Thanks for the automated e-mail about updates to your page. I especially am interested in your forestry section. We own a cabin at Cumberland Point, Lake Cumberland - and have several tree problems.
We have some oaks dying. One died because of its close position relative to the cabin's foundation - it had lost a fair amount of root system. It thrived for several years and then just didn't come out in leaf. This summer another, larger oak, further from the foundation looked sickly - with brown spots the size of a thumbprint on the leaves and some shriveling. That tree looks fine except it could have some foundation clay over part of it's dripline. Another oak just up and croaked out in the woods, all alone. We just noticed it leafless one day.
The two acres we have are about 1/2 in woods which was logged prior to the development. The remaining hardwoods are, as a result, either young or in some way unsuitable for that harvest. I am maintaining young trees in an open area to allow it to reforestate in several years. I'm mowing and cutting brush, leaving pine, maple, oak, cedar and some poplar. These seedlings are anywhere from brand new to 8' tall.
This brings up another tree question. Why do the pine in southern KY never grow like tall like they do here in Ohio? I notice that pine seem to be "stunted" (relatively) until after crossing the Ohio river going north. Is there a method of encouraging the growth of pine? The soil has a lot of clay but even in the loamy woods it is the same.
Enough forestry questions for now.
Bowling Green, OH
(and Nancy, KY)
Reply from Duane:
Of course a number of things can cause the death of individual trees in the circumstances you describe. Many times trees grow and thrive on soils that are not really suited to them because of shallow topsoil, clay hardpans or some other site feature. This means they are able to grow well and thrive until they grow so large that their root system needs more room or they require more moisture than is available on the site.
They can then die of stress caused by a couple of drought years in a row, an extra severe winter, or other causes. The essential point here is that they would have died anyway sooner or later simply because the site could not support them.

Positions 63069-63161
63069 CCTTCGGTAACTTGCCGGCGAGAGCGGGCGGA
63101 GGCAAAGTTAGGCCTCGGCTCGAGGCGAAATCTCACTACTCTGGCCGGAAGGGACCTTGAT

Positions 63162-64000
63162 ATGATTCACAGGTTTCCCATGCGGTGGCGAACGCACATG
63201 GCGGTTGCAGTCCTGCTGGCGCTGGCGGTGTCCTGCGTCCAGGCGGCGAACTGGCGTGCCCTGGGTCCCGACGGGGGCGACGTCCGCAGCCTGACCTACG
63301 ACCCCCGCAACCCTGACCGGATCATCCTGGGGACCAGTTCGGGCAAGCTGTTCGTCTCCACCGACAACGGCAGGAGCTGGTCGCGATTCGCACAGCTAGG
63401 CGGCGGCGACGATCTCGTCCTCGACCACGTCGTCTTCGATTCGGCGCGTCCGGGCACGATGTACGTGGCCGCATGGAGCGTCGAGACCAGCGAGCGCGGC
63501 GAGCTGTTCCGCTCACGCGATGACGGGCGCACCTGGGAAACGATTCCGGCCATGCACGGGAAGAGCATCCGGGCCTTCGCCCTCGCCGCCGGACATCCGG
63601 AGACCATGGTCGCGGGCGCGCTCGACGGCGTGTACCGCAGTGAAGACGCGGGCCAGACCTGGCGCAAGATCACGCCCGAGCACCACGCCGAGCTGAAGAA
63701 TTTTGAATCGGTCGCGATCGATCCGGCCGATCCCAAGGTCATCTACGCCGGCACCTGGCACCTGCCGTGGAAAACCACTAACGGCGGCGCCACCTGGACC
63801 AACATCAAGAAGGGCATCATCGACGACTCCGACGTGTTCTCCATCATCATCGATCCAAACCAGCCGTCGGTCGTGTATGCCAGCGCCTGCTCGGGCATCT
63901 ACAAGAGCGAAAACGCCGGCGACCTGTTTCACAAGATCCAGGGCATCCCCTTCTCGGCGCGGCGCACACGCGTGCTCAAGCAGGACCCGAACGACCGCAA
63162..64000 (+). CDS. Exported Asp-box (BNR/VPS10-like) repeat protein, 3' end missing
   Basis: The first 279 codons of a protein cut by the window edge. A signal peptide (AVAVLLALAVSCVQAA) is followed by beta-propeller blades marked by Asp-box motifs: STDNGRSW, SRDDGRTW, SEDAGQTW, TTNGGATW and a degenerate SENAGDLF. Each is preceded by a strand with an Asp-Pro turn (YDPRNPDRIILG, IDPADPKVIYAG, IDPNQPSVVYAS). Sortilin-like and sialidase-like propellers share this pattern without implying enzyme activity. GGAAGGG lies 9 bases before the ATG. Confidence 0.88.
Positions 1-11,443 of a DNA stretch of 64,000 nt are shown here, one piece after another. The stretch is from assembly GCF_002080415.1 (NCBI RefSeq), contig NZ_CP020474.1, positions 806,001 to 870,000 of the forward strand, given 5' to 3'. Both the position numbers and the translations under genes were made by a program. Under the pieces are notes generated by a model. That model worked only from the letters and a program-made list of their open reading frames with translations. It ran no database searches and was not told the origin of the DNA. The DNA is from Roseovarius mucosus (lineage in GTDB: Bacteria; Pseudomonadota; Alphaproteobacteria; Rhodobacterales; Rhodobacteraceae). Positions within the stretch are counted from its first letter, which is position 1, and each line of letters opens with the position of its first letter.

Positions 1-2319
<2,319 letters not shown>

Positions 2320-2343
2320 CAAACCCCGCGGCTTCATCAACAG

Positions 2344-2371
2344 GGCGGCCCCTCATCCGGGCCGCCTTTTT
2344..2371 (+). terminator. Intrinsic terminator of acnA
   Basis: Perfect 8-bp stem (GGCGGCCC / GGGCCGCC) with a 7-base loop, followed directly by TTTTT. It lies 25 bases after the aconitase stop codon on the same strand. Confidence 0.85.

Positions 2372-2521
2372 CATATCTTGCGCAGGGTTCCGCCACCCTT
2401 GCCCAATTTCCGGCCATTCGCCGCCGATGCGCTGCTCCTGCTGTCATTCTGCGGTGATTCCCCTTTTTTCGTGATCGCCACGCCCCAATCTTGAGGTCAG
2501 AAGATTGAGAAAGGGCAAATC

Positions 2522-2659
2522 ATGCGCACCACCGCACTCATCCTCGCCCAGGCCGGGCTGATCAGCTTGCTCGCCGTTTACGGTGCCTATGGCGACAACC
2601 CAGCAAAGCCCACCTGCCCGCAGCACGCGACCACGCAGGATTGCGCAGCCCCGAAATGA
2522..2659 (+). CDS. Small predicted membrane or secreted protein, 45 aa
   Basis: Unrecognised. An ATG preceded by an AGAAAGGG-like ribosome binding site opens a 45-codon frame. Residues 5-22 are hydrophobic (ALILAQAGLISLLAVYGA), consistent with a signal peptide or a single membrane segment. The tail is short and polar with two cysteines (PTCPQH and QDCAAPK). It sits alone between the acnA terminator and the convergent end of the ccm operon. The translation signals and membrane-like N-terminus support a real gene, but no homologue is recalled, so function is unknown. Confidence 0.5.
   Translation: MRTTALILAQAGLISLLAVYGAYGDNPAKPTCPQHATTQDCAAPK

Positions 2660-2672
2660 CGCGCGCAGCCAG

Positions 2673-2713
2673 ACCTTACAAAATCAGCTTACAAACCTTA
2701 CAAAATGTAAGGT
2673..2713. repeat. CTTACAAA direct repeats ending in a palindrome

Mechanical and chemical injuries can be other causes of death. This can be root damage from construction such as you described, soil compaction, lightning strikes, salt runoff from winter snow removal, air pollution, fungus attacks such as oak wilt, other diseases, insect attacks, etc.
The primary reasons pines do not grow well in most areas of Kentucky is competition from hardwoods. Pine does best in sandy acid soil. Most of Kentucky's soils are clay loams, limestone based and relatively less acid than in other areas. This soil type favors hardwoods and eastern red cedar. As a matter of fact the very presence of red cedar is an indicator that the soil is not acid enough for good pine growth.
Also the only species of pine native in most of central Kentucky is Virginia pine, a short, crooked, limby, scrubby species. The tall straight limb free pines most people expect in the south include shortleaf, pitch, longleaf, and loblolly none of which grow well in Kentucky except on the ridges of the Cumberland Plateau and on the drier slopes of the eastern Kentucky mountains. Longleaf and loblolly pine are not native at all in Kentucky except perhaps in a few areas of far western Kentucky near the Mississippi river.
In a previous message you said,
"indeed probably in one way or another in all the Eastern states. This is caused by the recent movement of many forest industries to the East because of depletion of timber supplies in the West."
Why are timber supplies depleting in the West? I used to live out West and every where I saw logging, I saw replanting. I say this because from what I hear in the press, it seems that most people think that cutting trees means destroying the forest. I have always found that conclusion puzzling.
Reply from Duane:
Timber harvest is decreasing in the west because until recently much of the harvesting was "Old Growth" or virgin forests not harvested since the original settlement of this country. As large amounts of overmature timber are harvested and replaced with seedlings or younger stands, there is a period of time in which there is less timber to harvest. Although the land may be just as productive in the future, cutting old growth reduces timber capital in the near term. Also as the amount of remaining old growth forest decreased there was increasing pressure from environmental groups to slow harvesting and/or preserve much of the remaining old growth timber.
I will look at your page shortly for advise concerning planting trees. I did an independent search of the Internet and was amazed at how little real info I found. Specific details are hard to find on any subject it seems. I searched for "Tennessee Forestry" without success. However, I did stumble on to a TN site that had two or three fancy forestry publications in PDF format.
Reply from Duane:
If you will follow my silviculture links and also look at the workshop manual and Growing and Harvesting Timber on my Forestry page, you will find much real info.
Phone numbers I have for the Tennessee Division of Forestry are:
Nashville (615) 360-0720
Knoxville (615) 594-6432
I greatly admire your purposeful productivity on the web.
Last revised May 15, 2001.